I was looking through my collection of photographs from my recent learning experiences with preschoolers and kindergartners. I came across this photo.
I obviously saw it when it was created because I took a photo of it. But I didn't ask the artist anything about it. I don't remember seeing it until I looked at the photograph. But it conjures up all kinds of questions.
What does it mean? What was the child thinking about or emulating when she created it? Was she working to understand the past versus the present? Old and new? Does she really know the meaning of "vs" or did she copy that from something else? What does it mean?
I cannot go and ask the artist now because there's no identifier on the art--I don't know who drew it. And even if I did, I doubt she would remember exactly the significance of the words and numerals and lines she drew. Or maybe she would.
As intriguing as I find this particular art piece, it reminds me that every line and letter that kids make on paper is significant. It is an exploration of ideas, an expressing of thoughts. Just as I ponder things here by typing and arranging words and sentences, kids ponder through swipes of a paintbrush or stroke of a crayon. They think; they ponder; they experiment; they express.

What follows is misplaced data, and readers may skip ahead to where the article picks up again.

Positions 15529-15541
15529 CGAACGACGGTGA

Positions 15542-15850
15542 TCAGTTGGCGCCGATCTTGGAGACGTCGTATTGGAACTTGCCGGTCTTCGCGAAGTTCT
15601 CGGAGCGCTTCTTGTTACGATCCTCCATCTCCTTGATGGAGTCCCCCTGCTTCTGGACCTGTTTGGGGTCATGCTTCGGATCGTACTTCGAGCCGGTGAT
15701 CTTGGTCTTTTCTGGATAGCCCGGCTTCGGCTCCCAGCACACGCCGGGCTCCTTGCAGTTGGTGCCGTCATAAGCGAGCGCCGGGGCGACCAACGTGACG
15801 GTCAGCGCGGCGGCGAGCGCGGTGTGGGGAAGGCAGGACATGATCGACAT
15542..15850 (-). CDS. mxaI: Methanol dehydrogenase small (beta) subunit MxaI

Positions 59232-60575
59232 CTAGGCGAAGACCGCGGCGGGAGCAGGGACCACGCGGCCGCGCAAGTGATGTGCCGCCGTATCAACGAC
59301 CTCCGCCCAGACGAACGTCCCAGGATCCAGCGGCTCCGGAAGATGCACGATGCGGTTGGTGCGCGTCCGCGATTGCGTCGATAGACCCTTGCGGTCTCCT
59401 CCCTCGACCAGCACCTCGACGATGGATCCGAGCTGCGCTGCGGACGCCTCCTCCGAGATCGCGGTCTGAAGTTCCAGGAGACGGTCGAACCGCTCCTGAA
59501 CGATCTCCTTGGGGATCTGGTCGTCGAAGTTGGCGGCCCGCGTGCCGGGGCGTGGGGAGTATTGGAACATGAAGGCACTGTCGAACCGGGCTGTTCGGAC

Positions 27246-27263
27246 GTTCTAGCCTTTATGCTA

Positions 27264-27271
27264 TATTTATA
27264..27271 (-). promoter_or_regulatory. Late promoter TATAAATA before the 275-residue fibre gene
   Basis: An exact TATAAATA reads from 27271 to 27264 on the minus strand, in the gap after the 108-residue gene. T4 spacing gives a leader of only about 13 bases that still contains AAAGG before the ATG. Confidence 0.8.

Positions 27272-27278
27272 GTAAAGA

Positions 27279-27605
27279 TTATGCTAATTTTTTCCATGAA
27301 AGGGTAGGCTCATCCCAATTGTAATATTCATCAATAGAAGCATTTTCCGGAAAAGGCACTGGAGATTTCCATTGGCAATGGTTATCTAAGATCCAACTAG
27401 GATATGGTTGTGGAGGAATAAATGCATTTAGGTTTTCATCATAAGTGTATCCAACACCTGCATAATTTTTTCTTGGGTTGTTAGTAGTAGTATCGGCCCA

It seems that our schools are often hyper-focused on reading and writing and math. They stress academic performance on a narrow band of skills. They ignore (and even eliminate) art and music and creative expression. And yet, these means are may be the best way for kids to ponder and internalize important concepts and learning.
We had fun in our Art Camp this summer. And kids in my church classroom enjoy the opportunities to create from various supplies. But, as I see this picture and the others, I further realize that real thinking and learning happened then, too.
Don't forsake the crayons and paint. (Or the blocks and music and other creative endeavors.) These help kids think and express those thoughts.
And lead to some wonderful insights (even if we don't always know what those are ourselves).